9. Re-ruralize. Urbanization was the dominant demographic trend of the 20thcentury, but it cannot be sustained. Indeed, without cheap transport and abundant energy, megacities will become increasingly dysfunctional. Meanwhile, we’ll need lots more farmers. Solution: dedicate more societal resources to towns and villages, make land available to young farmers, and work to revitalize rural culture.

10. Promote the pursuit of social and inner sources of happiness. Consumerism was a solution to the problem of overproduction; it entailed engineering the human psyche to become more individualistic and to demand ever more material stimulation. Beyond a certain point this doesn’t make us happier (in fact, just the opposite), and it can’t go on much longer. When people’s ability to afford consumer products wanes, as does the economy’s ability to produce and deliver those products, people must be encouraged to enjoy more traditional and innately satisfying rewards—including philosophical contemplation and the appreciation of nature. Music, dance, art, oratory, poetry, participatory sports, and theater can all be produced locally and featured at seasonal festivals: fun for the whole family!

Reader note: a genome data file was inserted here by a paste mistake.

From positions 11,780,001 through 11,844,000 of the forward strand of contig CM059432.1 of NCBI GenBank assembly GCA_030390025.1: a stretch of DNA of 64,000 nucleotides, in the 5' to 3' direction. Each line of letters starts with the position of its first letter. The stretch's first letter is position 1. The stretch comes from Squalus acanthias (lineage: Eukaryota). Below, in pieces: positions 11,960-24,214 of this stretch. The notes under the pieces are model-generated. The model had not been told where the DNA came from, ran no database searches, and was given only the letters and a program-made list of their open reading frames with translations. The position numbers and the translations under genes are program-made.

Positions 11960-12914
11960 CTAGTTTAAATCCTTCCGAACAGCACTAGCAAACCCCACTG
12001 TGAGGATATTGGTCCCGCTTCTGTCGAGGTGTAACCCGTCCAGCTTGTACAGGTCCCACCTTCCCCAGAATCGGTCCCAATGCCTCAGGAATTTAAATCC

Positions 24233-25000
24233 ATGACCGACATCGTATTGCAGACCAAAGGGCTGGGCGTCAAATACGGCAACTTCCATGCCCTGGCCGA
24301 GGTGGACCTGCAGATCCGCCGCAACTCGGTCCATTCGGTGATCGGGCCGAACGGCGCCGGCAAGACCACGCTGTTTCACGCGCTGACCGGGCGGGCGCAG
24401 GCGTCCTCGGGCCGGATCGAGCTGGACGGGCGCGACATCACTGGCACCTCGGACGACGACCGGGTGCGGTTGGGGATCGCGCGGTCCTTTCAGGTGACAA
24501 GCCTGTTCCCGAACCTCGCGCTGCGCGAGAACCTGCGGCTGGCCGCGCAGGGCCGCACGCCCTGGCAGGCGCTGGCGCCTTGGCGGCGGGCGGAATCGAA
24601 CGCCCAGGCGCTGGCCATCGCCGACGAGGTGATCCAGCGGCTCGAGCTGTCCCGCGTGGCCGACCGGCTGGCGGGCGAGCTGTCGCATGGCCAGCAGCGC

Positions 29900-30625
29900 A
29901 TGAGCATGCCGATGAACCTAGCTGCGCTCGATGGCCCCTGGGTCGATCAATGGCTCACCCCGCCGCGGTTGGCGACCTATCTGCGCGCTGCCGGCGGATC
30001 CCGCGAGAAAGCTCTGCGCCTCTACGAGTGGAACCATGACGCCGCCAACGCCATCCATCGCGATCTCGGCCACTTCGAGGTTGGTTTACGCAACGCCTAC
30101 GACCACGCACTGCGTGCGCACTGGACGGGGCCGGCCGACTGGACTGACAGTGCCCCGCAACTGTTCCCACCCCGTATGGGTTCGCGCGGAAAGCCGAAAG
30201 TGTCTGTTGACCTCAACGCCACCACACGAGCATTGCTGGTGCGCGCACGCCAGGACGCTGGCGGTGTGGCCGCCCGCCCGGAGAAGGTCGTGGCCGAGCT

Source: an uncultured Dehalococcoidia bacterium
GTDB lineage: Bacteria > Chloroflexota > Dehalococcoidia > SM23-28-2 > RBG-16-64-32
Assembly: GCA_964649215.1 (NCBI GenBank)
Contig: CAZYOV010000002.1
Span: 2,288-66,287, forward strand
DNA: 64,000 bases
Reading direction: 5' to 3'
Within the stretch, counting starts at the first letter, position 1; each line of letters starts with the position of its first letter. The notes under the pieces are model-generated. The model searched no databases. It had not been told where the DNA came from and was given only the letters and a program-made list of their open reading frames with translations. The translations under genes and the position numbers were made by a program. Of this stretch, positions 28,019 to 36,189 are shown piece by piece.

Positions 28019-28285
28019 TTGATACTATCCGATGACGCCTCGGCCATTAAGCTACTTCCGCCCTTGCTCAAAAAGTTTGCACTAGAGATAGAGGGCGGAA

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More recommendations could certainly be fielded, but ten is a nice round number.